On 2014-10-30 15:27:13 +0200, Heikki Linnakangas wrote: > The comment on PGPROC.procLatch in storage/proc.h says just this: > > > Latch procLatch; /* generic latch for process */ > > This needs a lot more explaining. It's now used by signal handlers to > interrupt a read or write to the socket; that should be mentioned. What else > is it used for? (for waking up a backend in synchronous replication, at > least) What are the rules on when to arm it and when to reset it?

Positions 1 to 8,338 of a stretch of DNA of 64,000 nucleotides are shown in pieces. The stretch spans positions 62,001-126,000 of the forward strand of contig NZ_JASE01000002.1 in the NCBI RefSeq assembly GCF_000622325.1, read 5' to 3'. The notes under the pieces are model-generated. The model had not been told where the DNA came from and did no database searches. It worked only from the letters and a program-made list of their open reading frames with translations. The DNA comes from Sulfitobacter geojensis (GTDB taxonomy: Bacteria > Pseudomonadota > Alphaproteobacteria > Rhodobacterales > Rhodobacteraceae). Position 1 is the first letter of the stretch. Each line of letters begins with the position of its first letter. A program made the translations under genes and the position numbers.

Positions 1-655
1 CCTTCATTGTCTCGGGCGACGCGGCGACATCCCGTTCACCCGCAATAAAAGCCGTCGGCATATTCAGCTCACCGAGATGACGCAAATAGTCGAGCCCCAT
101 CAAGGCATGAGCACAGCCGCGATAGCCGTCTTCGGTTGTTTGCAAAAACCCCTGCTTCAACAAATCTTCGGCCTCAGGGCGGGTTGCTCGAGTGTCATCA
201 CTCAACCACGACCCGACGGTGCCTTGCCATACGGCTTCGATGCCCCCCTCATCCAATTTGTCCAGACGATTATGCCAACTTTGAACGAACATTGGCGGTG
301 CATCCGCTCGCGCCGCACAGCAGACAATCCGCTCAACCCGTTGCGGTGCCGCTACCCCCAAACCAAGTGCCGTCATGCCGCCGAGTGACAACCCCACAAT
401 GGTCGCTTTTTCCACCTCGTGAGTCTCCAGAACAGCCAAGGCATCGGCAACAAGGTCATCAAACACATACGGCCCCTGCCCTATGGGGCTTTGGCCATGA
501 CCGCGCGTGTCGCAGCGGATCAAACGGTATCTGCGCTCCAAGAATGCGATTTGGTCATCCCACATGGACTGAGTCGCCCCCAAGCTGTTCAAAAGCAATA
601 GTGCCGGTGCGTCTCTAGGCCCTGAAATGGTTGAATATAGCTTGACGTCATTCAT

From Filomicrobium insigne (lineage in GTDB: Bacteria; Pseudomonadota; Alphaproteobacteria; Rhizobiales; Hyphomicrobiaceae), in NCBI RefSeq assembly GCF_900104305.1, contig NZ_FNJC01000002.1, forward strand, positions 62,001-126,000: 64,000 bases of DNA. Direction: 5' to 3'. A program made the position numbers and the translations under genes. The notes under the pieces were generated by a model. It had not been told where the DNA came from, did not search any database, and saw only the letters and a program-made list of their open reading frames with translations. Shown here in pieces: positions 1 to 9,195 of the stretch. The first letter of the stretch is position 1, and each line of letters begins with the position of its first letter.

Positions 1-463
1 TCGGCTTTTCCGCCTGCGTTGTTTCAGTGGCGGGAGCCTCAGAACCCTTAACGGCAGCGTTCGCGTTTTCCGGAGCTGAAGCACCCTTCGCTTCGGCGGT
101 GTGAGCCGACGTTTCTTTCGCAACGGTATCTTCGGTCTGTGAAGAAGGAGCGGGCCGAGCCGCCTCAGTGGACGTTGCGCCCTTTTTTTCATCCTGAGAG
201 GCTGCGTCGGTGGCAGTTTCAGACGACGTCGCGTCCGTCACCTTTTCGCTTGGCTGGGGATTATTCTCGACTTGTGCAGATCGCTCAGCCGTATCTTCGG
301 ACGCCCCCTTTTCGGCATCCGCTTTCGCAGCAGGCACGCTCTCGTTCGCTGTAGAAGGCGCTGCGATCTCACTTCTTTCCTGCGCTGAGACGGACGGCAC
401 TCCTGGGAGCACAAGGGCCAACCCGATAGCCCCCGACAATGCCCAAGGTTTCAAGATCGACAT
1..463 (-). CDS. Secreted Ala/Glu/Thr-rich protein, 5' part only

Hm. I agree it use expaned commentary, but I'm unsure if that much detail is really warranted. Any such documentation seems to be almost guaranteed to be out of date. As evidenced that there's none to date... > Would it be more clear to use a separate, backend-private, latch, for the > signals? I guess that won't work, though, because sometimes we need need to > wait for a wakeup from a different process or from a signal at the same time > (SyncRepWaitForLSN() in particular). Not without adding a variant of > WaitLatch that can wait on two latches simultaneously, anyway. I wondered the same, but I don't really see what it'd buy us during normal running. It seems like it'd just make code more complex without leading to relevantly fewer wakeups. > The assumption in secure_raw_read that MyProc exists is pretty surprising. I > understand why it's that way, and there's a comment in PostgresMain > explaining why the socket cannot be put into non-blocking mode earlier, but > it's still a bit whacky. Not sure what to do about that. It makes me quite unhappy too. I looked what it'd take to make proclatch available earlier, but it wasn't pretty. I wondered whether we could use a 'early proc latch' in MyProcLatch that used until we're fully attached to shared memory. Then, when attaching to shared memory we'd set the old latch once, and reset MyProcLatch to the shared memory one. But that's pretty ugly. Greetings, Andres Freund -- Andres Freund http://www.2ndQuadrant.com/ PostgreSQL Development, 24x7 Support, Training & Services -- Sent via pgsql-hackers mailing list (firstname.lastname@example.org) To make changes to your subscription: http://www.postgresql.org/mailpref/pgsql-hackers